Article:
Wednesday, July 15, 2009

Water Treatment Facilities and CFATS

As readers of this blog are well aware, the current authorization for CFATS exempts water treatment and wastewater treatment facilities from CFATS coverage. HR 2868 (like HR 5577 last year) will, if passed, remove that exemption. While passage of HR 2868 is certainly not a sure thing this year, it is likely that when a reauthorization bill is passed it will remove the water treatment exemption. The American Water Works Association (AWWA) is already trying to get its membership prepared for that eventuality. On Wednesday, July 29th the AWWA is going to host a webinar; Outlook for Chemical Security — Are You Prepared? It will be held from 1:00 to 2:30 pm EDT and will be open to Association members and non-members alike. The cost will be $75 for members and $125 for nonmembers. Agenda The AWWA notes that the webinar will “provide the Department of Homeland Security's (DHS) observations of lessons learned from the implementation of its current program, and drinking water experts will speak to the concurrent challenge of maintaining Safe Drinking Water Act (SDWA) compliance”. There will be three speakers from the water treatment industry as well as a speaker from DHS. There is some confusion as to who will be representing DHS. The AWWA press release on says that Sue Armstrong (Director, Infrastructure Security Compliance Division) will be the speaker, while the AWWA web page says that it will be her Deputy, Dennis Deziel. They are both very familiar with the CFATS program and should be able to provide some valuable insights. The three industry representatives will be:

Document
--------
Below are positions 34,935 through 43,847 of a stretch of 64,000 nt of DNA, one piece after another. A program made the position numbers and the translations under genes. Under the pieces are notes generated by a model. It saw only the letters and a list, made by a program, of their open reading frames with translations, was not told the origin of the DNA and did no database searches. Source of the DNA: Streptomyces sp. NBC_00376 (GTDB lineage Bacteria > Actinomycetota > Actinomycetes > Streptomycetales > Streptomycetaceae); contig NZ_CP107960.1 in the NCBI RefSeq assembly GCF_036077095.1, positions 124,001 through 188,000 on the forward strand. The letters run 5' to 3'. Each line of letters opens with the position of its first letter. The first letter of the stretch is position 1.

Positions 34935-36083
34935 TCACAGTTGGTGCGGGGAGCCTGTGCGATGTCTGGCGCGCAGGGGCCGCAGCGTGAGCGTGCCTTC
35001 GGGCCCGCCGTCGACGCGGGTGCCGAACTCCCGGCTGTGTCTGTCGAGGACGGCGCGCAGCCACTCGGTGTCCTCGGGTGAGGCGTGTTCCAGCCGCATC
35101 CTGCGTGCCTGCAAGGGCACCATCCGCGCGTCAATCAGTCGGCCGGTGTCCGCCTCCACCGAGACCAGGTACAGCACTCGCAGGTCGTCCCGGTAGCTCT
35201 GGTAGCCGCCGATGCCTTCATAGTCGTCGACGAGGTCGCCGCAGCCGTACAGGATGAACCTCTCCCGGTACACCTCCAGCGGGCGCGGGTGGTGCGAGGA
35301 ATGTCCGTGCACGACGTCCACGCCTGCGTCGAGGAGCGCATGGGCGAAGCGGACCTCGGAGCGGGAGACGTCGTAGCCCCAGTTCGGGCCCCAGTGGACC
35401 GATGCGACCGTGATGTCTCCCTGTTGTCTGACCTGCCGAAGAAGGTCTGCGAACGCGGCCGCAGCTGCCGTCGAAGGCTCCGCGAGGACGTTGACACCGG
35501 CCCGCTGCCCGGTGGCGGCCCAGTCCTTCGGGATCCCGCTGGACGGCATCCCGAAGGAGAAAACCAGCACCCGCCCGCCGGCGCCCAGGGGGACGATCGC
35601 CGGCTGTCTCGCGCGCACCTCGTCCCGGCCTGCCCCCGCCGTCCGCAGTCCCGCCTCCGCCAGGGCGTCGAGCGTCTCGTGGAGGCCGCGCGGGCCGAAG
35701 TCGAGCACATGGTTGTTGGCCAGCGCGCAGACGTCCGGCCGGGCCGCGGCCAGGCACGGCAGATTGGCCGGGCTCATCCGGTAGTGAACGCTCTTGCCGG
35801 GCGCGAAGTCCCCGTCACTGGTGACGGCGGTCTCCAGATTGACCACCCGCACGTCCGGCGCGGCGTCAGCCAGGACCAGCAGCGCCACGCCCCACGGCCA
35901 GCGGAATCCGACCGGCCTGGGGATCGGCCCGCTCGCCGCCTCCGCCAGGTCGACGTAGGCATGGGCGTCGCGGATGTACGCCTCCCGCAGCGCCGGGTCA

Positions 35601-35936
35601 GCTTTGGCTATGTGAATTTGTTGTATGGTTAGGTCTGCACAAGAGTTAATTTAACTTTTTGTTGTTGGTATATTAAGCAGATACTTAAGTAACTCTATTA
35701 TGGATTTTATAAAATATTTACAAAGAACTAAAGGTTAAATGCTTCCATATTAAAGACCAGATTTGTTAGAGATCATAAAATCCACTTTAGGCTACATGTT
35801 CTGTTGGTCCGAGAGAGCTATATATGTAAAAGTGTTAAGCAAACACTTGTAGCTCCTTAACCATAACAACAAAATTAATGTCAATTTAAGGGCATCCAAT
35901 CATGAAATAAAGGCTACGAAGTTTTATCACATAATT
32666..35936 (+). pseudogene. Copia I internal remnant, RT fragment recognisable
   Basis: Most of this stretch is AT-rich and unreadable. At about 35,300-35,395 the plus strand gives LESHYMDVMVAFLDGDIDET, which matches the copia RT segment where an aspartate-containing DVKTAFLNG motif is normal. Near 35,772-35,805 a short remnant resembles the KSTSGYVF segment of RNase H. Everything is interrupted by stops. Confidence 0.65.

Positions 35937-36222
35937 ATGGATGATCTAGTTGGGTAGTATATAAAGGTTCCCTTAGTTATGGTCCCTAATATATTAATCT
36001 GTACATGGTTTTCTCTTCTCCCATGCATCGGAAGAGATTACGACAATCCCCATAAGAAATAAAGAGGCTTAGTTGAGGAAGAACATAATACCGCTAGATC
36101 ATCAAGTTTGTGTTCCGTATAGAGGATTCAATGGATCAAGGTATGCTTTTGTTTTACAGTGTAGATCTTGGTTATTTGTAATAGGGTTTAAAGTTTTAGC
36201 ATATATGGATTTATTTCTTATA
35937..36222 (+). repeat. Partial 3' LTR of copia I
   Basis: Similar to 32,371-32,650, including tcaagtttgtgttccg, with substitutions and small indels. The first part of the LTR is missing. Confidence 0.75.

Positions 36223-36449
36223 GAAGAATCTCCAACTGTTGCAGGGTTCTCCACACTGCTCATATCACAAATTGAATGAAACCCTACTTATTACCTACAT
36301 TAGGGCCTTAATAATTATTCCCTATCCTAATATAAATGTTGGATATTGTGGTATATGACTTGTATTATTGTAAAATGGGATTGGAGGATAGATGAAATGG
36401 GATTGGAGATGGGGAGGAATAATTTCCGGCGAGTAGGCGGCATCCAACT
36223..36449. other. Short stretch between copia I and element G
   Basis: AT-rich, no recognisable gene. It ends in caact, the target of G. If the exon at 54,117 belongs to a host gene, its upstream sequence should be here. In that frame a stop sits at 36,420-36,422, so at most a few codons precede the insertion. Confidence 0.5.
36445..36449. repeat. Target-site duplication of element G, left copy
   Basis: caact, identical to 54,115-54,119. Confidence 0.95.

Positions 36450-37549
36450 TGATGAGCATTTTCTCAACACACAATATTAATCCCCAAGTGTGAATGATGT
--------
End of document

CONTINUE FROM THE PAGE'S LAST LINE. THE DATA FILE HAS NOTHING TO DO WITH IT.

Kurt Vause, Manager, Engineering Division, Anchorage Water and Wastewater Utility Paul Swaim, Regional Technology Manager, CH2M Hill Steve Creel, Engineering Practice Leader, American Water
The topics that will be covered will be:
“Chemical Security – Status Report on Legislation & Potential Impacts on Drinking Water Utilities “Key Elements of Chemical Facility Security “Maintaining Public Health Protection While Making Treatment Changes “Making Choices When Selecting Disinfectants in a Security Conscious Environment”
Inherently Safer Technology Water treatment facilities using chlorine gas and/or anhydrous ammonia make up a large portion of the ‘dangerous’ chemical facilities identified by the Center for American Progress report Chemical Security 101. The water treatment industry is well aware that they are a major target of IST proponents, but firmly believe that CAP has over simplified their chlorine gas substitution arguments. This is why two of topics discussed during this webinar will address IST related issues. If I were working the political side of this issue for the AWWA I would encourage member utilities to invite their local Congressman and staff to a free viewing of the webinar. It would be very beneficial for these politicians who will be making IST policy decisions to fully understand what actually goes into making the IST decision at a water treatment facility. Chlorine gas is very dangerous if it is released (either deliberately or accidentally) and there are a variety of alternative technologies that are currently available. Unfortunately, they will not work in all situations. Actually, anyone that has an interest in the IST debate should probably view this webinar. The chemical industry needs to see how argue against the IST proponents using arguments other than ‘bureaucrats just don’t understand chemistry’. IST proponents need to understand that the substitution question is just not as simple as ‘bleach does the same thing as chlorine’. Finally, the committee staff for both the Homeland Security Committees and the Energy and Commerce Committees will probably learn more from this presentation than from all of the testimony any of these committees will hear. One other organization that really needs to pay attention to this IST presentation is DHS. DHS will be the ones that will be enforcing any mandatory IST program. It would do well for the management of the Infrastructure Security Compliance Division to watch this presentation. I know that Armstrong/Deziel will be there, but the entire management team should pay attention. I am pretty sure that the AWWA would be willing to share a copy with the Chemical Security Academy to use as part of the inspector training program. This would be good preparation.

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